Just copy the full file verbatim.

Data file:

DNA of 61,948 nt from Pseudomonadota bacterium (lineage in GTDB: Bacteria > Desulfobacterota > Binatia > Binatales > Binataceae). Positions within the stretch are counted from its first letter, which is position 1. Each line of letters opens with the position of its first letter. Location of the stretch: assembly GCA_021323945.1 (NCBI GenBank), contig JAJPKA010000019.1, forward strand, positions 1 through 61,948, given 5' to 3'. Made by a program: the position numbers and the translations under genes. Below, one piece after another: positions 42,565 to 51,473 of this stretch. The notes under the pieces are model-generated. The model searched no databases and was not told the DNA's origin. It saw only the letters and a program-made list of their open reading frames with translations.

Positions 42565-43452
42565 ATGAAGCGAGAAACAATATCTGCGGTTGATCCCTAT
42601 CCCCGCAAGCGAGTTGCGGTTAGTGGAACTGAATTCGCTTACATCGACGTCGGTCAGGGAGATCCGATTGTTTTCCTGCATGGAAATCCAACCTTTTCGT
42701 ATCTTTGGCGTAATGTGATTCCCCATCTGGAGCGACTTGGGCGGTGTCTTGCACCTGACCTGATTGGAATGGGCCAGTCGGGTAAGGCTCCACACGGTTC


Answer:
DNA of 61,948 nt from Pseudomonadota bacterium (lineage in GTDB: Bacteria > Desulfobacterota > Binatia > Binatales > Binataceae). Positions within the stretch are counted from its first letter, which is position 1. Each line of letters opens with the position of its first letter. Location of the stretch: assembly GCA_021323945.1 (NCBI GenBank), contig JAJPKA010000019.1, forward strand, positions 1 through 61,948, given 5' to 3'. Made by a program: the position numbers and the translations under genes. Below, one piece after another: positions 42,565 to 51,473 of this stretch. The notes under the pieces are model-generated. The model searched no databases and was not told the DNA's origin. It saw only the letters and a program-made list of their open reading frames with translations.

Positions 42565-43452
42565 ATGAAGCGAGAAACAATATCTGCGGTTGATCCCTAT
42601 CCCCGCAAGCGAGTTGCGGTTAGTGGAACTGAATTCGCTTACATCGACGTCGGTCAGGGAGATCCGATTGTTTTCCTGCATGGAAATCCAACCTTTTCGT
42701 ATCTTTGGCGTAATGTGATTCCCCATCTGGAGCGACTTGGGCGGTGTCTTGCACCTGACCTGATTGGAATGGGCCAGTCGGGTAAGGCTCCACACGGTTC